Gerry B's Book Reviews

False Colors – Alex Beecroft

Publisher: Running Press Book Publisher

Five stars

Story outline: For his first command, John Cavendish is given the elderly bomb vessel HMS Meteor, and a crew as ugly as the ship. He’s determined to make a success of their first mission, and hopes the well-liked lieutenant Alfie Donwell can pull the crew together before he has to lead them into battle: stopping the slave trade off the coast of  Algiers.

Alfie knows that with a single ship, however well manned, their  mission is futile, and their superiors back in England are hoping to use their demise as an excuse for war with the Ottoman
Empire. But the darker secret he keeps is his growing attraction for his commanding officer-a secret punishable by death.

With the arrival of his former captain-and lover-on the scene, Alfie is torn between the security of his past and the uncertain promise of  a future with the straight-laced John.

Against a backdrop of war, intrigue, piracy and personal betrayal, the high seas will carry these men through dangerous waters from England to Africa, from the Arctic to the West Indies, in search of a safe harbor.

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It is a superb piece of writing, a credible and exciting story, uncompromisingly authentic in time

Review by Gerry Burnie

False Colors: An M/M Romance is yet another swashbuckler from the remarkable imagination of Alex Beecroft (Running Press Book Publishers, 2009). This is the latest in her high-seas-adventure series, and is, in my opinion, the best example yet.  

Set during the Seven Years’ War between Great Britain and France, c. 1754 to 1763, it is the tale of a young naval officer, Lieutenant John Cavendish, a Quaker by up-bringing, who is not only deeply religious but also fervently committed to duty, honour and country. As the story opens Cavendish has just received his first temporary command of a modest merchant ship, the “Météore,” by a politically motivated admiral, Admiral Lord Saunders. His Lordship’s orders, conveyed in private, are that Cavendish should attack a colony of Barbary Coast pirates that have been raiding the English coast. In truth it is a suicide mission, given the size of the renamed “Meteor”, and Cavendish is readily aware of this. Nevertheless, his commitment to duty dictates that he accept the assignment without question. 

The ragtag crew that has been assigned to him also reflects this pessimistic prospect; all except for another young lieutenant, “Alfie” Donwell. He is an infectiously sunny personality who radiates a generosity-of-spirit like morning sunshine. Nevertheless, Cavendish confides in him that they are probably both sailing toward their dooms with their first adventure together. Thus, the stage is set for some male bonding in the shadow of an emerging threat.  

They are further drawn together when Donwell is captured and cruelly tortured by the Barbary pirates, who regard the English as infidels, and Cavendish responds by first rescuing Alfie; then by ransacking the harbour of its prime ships before escaping into the open water of the Mediterranean. However, just before he reaches the sanctuary of Gibraltar he encounters an enemy corsair that easily outclasses the relatively modest “Meteor.” A bloody battle ensues—i.e. “Even Alfie … felt a little squeamish as he watched the bodies burst apart, the blood fountain out to stain the white sails red.” –and although he is victorious, John is severely wounded in the melee.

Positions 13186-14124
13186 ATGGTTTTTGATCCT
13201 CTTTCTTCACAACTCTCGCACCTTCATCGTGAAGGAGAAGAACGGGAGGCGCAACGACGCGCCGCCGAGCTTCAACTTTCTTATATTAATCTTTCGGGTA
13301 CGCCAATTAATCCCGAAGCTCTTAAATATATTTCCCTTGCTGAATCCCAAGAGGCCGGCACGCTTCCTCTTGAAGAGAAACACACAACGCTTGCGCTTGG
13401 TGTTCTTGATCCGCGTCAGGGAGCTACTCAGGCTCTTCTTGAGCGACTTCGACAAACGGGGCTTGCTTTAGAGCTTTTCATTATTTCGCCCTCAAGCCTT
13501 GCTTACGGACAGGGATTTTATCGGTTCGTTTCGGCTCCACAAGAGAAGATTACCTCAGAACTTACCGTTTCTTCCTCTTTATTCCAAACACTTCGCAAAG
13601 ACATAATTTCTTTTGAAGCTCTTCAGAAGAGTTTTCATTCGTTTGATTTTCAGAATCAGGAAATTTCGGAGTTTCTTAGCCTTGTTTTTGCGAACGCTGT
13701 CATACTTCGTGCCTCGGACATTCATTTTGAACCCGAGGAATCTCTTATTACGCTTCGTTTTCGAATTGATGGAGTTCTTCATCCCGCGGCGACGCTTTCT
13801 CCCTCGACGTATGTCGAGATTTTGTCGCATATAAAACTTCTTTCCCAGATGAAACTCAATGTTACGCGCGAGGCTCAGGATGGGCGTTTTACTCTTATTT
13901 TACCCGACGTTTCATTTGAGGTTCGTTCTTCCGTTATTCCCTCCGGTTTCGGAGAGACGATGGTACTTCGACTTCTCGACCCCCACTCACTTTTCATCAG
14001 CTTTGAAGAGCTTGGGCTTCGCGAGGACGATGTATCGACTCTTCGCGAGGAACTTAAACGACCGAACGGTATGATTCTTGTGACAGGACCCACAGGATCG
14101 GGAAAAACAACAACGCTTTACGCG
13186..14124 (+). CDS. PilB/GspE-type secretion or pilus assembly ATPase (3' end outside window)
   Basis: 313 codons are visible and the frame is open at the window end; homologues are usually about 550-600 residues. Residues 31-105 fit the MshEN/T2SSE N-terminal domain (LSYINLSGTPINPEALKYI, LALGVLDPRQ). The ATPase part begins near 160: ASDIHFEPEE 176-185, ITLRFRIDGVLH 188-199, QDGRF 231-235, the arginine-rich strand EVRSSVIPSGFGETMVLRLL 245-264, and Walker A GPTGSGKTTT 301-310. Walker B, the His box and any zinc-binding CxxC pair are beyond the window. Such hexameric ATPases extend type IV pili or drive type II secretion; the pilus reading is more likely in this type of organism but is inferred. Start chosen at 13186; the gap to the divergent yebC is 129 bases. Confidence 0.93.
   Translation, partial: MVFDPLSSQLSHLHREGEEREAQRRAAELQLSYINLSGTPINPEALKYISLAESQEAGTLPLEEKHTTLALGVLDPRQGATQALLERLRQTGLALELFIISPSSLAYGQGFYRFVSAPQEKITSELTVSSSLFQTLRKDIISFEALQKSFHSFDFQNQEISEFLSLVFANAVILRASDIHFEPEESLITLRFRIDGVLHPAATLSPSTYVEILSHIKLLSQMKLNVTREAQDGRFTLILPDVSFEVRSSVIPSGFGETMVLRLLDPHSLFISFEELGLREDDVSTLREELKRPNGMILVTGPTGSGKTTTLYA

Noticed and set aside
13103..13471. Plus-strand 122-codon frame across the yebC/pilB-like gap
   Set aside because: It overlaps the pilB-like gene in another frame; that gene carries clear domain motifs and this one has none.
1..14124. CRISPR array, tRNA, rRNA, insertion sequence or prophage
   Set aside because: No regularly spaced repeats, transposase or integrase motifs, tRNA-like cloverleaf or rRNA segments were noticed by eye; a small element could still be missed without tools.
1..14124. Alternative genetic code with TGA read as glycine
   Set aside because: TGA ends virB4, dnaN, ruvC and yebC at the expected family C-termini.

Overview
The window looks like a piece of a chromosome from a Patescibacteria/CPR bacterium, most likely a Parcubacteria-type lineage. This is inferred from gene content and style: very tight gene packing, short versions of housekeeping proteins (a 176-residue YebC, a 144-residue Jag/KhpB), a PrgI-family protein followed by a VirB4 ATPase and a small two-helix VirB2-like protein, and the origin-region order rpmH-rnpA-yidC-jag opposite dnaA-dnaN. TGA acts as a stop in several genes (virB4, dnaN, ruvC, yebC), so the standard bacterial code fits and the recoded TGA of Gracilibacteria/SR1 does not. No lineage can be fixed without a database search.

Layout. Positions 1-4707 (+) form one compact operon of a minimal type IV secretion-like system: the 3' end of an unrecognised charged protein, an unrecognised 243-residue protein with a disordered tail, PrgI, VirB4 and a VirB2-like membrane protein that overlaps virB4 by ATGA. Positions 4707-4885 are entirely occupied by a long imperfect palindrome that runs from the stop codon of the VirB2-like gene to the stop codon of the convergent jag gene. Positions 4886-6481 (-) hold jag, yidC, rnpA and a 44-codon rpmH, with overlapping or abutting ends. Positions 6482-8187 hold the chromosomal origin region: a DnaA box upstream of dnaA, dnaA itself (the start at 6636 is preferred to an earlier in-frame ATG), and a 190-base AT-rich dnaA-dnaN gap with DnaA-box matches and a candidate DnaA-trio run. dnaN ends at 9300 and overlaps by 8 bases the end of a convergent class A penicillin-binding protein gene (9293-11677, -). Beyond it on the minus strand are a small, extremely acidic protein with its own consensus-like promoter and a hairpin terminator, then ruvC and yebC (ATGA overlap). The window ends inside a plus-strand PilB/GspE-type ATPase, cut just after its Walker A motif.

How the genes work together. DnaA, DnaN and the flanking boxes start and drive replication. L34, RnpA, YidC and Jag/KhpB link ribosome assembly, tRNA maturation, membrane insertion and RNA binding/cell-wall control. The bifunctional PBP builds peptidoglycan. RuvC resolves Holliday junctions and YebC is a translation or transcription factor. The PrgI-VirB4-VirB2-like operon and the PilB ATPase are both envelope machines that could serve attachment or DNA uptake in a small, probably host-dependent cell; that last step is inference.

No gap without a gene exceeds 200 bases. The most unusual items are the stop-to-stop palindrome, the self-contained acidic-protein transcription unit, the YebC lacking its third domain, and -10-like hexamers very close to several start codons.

By now Alfie Donwell has set his course on seducing the handsome but straight-laced commanding officer, and his lengthy convalescence that followed gives Alfie an opportunity to gradually work on his defences. However, he miscalculates by telling Cavendish about an adolescent crush he once had on a notoriously foppish captain—Captain Lord Lisburn—and John’s puritanical up-bringing rebels at this knowledge; so much so that he nearly names Donwell to the admiralty—meaning a veritable death sentence for Alfie. 

A reversal of roles then takes place as Alfie turns his attention away from Cavendish, returning instead to Lisburn, just as John becomes enamoured by Alfie’s honesty and erstwhile devotion. It is a juxtaposition that will repeat itself several times throughout the novel to considerable dramatic effect. Moreover, two predominant triangles are thus formed; one involving John, Alfie and Lisburn, and another to include duty and emerging—albeit forbidden—love. 

That said,  there is no disputing the fact that this is one of the best novels I have read in a very long time. In his Cambridge lecture on the “Aspect of the Novel ,” (1928), E.M. Forster maintained that a good novel is fundamentally comprised of two elements: life in time; and life by values, i.e. “I only saw her for five minutes, but it was worth it.” In this regard Alex Beecroft has fulfilled both, admirably.